Monday, 6th December 2021
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Data Centre Management - securing the skills required for increasing demand and an evolving workplace

By Darren Watkins, managing director for VIRTUS Data Centres.

The well-publicised skills shortage, where there aren’t enough qualified employees to meet the needs of employers, has engendered a culture where businesses must fight to attract and retain the best talent.

There have been numerous attempts by governments, industries and academics to address the UK skills gap, however, there are important omissions in the discussion. While some areas of expertise - like science, technology and engineering - receive significant attention in the skills debate, data centre professionals are often overlooked.

Historically, the data centre industry has been largely invisible - but as digital transformation thunders on, data centres are finally becoming recognised as the lynchpin for any digital business. With IDC predicting that worldwide data will grow 61 per cent to 175 zettabytes by 2025, how do we make sure that this crucial industry is staffed with the best recruits? And, how do we redress the balance and begin a much-needed discussion around the skills?

A viable career option

I’ve never heard anyone say “I want to be a data centre manager when I leave school”. But when we interviewed a range of data centre managers and their directors for our Data Centre Skills Report, they overwhelmingly reported a high level of job satisfaction.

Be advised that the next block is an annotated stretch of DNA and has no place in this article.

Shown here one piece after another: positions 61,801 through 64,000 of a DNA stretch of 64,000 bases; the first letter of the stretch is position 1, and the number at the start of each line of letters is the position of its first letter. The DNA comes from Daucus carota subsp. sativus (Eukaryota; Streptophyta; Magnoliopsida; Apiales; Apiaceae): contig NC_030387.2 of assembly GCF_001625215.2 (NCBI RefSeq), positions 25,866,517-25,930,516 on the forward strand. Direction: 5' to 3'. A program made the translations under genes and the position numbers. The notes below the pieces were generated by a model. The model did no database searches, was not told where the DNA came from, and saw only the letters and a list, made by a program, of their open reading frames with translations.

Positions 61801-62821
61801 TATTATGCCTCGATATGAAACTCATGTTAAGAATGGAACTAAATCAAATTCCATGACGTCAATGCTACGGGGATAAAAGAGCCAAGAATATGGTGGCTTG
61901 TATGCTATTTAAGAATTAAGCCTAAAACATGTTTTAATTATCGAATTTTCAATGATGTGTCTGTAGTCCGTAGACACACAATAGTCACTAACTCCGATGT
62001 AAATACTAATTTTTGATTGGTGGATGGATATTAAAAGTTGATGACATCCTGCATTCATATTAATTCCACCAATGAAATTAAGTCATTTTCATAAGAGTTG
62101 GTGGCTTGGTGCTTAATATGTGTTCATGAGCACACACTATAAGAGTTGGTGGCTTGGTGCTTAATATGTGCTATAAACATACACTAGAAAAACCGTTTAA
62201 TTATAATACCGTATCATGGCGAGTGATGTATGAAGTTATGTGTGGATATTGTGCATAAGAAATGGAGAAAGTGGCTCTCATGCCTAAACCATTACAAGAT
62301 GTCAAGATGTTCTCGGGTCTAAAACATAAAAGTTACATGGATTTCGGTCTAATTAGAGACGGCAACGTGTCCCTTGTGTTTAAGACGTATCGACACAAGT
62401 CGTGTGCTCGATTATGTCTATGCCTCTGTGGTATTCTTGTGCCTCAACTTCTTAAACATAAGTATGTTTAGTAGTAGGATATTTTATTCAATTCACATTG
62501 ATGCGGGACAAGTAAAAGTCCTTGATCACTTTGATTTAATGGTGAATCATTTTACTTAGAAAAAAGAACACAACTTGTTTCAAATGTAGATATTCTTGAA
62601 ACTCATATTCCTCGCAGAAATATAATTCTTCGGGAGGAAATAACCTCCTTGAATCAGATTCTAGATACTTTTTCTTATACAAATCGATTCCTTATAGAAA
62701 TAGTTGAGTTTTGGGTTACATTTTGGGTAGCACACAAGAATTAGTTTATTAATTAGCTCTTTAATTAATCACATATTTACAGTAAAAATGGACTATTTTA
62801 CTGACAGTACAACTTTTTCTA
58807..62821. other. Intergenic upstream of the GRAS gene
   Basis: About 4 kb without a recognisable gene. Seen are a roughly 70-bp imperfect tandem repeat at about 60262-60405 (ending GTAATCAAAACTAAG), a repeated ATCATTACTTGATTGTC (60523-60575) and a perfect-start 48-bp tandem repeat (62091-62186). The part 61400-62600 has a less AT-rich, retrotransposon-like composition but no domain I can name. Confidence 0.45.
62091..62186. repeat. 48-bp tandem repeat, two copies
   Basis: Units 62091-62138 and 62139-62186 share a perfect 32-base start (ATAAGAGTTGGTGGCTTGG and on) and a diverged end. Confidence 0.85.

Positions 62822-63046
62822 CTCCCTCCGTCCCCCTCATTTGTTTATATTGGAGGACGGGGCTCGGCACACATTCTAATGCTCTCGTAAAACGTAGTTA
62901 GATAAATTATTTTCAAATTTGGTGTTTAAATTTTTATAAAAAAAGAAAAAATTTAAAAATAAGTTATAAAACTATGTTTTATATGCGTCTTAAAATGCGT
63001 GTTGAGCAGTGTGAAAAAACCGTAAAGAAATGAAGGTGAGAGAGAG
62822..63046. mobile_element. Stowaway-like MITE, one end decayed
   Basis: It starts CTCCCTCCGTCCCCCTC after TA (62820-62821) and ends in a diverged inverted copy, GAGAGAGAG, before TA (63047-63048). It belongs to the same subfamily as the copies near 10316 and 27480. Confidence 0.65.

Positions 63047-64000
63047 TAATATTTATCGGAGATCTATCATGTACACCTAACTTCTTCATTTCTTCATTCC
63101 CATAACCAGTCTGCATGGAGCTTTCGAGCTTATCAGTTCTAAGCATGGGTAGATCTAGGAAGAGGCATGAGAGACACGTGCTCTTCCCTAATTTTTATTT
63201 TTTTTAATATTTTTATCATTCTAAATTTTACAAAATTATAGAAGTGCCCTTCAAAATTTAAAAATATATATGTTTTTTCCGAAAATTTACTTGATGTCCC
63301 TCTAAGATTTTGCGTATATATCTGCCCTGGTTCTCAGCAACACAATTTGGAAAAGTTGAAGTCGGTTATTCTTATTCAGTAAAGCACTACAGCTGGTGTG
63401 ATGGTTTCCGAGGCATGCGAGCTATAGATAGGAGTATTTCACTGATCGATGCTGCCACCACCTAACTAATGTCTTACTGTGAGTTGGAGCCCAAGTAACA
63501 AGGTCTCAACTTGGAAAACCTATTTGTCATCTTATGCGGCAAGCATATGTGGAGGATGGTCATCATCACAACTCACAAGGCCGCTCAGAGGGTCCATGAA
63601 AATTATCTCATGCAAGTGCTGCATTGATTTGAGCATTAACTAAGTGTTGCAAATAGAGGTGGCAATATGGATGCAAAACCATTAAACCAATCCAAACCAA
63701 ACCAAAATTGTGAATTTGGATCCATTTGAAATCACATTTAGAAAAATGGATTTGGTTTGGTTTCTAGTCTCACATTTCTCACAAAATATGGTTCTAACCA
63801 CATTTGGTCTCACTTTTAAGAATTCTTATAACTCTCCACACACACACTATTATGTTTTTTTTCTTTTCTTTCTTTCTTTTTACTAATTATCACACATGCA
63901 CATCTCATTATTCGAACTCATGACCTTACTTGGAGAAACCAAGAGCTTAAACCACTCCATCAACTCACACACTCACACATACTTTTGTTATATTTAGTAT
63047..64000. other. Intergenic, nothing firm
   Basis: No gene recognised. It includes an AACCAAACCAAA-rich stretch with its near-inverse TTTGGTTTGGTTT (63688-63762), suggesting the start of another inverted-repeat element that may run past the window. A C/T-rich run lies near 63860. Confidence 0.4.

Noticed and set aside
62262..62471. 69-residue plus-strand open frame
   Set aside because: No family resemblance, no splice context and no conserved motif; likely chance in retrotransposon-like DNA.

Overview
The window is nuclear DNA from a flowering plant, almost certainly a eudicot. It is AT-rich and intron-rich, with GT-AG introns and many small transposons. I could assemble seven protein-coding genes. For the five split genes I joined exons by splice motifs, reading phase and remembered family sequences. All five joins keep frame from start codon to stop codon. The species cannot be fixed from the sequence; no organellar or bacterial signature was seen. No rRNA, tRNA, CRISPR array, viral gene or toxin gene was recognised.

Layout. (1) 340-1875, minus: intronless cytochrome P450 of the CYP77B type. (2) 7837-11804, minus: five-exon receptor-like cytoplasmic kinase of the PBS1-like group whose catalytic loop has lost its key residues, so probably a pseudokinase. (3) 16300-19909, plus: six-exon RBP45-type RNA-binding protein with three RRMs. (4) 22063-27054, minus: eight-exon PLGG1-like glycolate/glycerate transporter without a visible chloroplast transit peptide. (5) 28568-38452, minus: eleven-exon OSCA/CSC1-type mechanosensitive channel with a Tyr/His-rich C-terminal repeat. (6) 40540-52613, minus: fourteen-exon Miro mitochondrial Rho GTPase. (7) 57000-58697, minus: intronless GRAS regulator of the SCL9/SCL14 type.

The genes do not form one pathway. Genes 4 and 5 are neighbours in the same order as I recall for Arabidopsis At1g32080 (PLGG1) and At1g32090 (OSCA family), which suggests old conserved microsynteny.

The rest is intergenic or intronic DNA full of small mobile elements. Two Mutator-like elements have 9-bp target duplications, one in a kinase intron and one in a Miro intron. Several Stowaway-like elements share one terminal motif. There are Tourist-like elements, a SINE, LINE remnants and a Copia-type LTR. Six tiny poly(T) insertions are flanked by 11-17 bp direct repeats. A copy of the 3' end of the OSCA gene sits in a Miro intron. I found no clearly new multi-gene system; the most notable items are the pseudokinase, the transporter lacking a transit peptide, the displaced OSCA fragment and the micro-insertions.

Respondents told us that the role is challenging and rewarding - that they are responsible for the day to day operations and activities, as well as continuous monitoring and management of data centre sites and equipment - and that the role was changing, expanding and becoming more critical alongside technological advancements.

Many data centre managers also report competitive compensation. Data centre managers in the UK earn anywhere from £50,000 to £140,000 each year, depending on their experience - but it’s not a well-known career, and the awareness issue must be addressed if we are to continue to fuel the industry with skilled recruits.

We must also look at more diverse routes to recruitment. Our interviewees report a lack of workplace diversity in the industry, in particular a significant gender imbalance. Research from the Uptime Institute tells that 25 per cent of managers surveyed have no women among their design, build or operations staff, and another 54 per cent have 10 percent or fewer women on staff. Only five per cent of respondents said women represent 50 percent or more of staff.[1]

As an industry, we need to look further for skilled recruits, and when employees are actually in the job more needs to be done to ensure their importance is recognised. Indeed, it’s the responsibility of the role that attracted many of our interviewees to the career, and, as data continues to grow in scale and in importance, recognising the strategic nature of the role will be increasingly crucial in keeping employees motivated and engaged.

A commitment to developing skills